Oakland, early Sunday evening. A sense of calm is rare while driving on the Bay Bridge, but it was there as I made my way from San Francisco to the other side. Comrades from the Philippines were giving a report back on their recent trip to the motherland and I thought about the ever present thread of home between two places: Oakland, Philippines.
On a table in the space were goods for sale from home — woven wallets, tote bags, shirts and a pile of books. I came upon the books and recognized her face instantly. Bai Bibiyaon Likayan Bigkay. A flood of thoughts, a rush to the heart. I’ve seen this face countless times, as she continues to speak out against the injustices the Lumád people have been experiencing.
Lumád is a collective term for non-Islamized indigenous groups in Mindanao. It hails from a term meaning “native” or “indigenous” and was accepted by about 15 Mindanao ethnic groups to differentiate themselves from Moros, Christians and other Mindanao settlers.
I came home with copies of BAYI: Stories of Lumád Women that night. For the next few days, I learned about the stories of fierce Lumád women and their struggle to fight for their land, liberation and people.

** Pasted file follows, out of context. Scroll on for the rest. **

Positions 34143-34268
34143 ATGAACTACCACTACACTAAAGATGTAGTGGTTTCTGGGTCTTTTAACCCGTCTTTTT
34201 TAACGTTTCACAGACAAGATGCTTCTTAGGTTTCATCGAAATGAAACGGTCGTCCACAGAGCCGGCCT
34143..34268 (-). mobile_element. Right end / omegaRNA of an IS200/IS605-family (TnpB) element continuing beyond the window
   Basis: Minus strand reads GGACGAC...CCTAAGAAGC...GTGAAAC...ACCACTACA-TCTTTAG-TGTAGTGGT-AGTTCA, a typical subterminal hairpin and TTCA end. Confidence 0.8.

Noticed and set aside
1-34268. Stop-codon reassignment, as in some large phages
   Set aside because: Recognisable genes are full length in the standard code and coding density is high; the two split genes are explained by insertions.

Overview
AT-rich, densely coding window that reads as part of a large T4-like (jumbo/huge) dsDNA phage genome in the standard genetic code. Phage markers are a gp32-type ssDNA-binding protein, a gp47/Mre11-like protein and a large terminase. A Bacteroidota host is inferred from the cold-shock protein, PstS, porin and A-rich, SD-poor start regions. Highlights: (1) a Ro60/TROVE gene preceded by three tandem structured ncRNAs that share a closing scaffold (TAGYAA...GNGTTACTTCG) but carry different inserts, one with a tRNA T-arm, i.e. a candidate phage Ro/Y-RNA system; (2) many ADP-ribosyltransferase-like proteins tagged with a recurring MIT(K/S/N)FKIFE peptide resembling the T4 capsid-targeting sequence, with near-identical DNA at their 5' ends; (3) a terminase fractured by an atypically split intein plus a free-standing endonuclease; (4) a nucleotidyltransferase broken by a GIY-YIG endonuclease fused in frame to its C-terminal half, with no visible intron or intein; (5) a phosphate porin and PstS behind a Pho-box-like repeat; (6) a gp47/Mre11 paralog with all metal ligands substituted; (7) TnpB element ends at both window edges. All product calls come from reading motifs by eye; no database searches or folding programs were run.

Here are the stories and struggles of three Lumád women:
At 92 years old, Bai Bibiyaon Likayan Bigkay‘s strength and courage has been a constant source of inspiration for many. She is a bibiyaon, a female Lumád tribal chieftain in a culture that is traditionally patriarchal. In the 90’s, she joined a tribal war to fight the logging company Alcantara & Sons (ALSONS).
The Pantaron Mountain Range, a mountain range that runs across several provinces in Mindanao, is home to tribal communities and has been sought after by transnational companies for its resources-rich landscape.
Instead of defending the Lumád, the government has been aggressive in pushing tribal communities out to give way to profit-seeking entities. With aggressive military and paramilitary operations, Likayan and her community have been forced to evacuate and seek encampment in other areas.
Still, her resilience and commitment to justice remains strong.
If we continue to struggle just as we are doing now, tomorrow is ours. The struggle must be continued by the future generations. What we are doing now, even if we die, we will die contented if our children, our grandchildren and the future generations will continue what we are doing. We know we can do and achieve many things. The unity that we have achieved now, can also be accomplished by future generations, even more.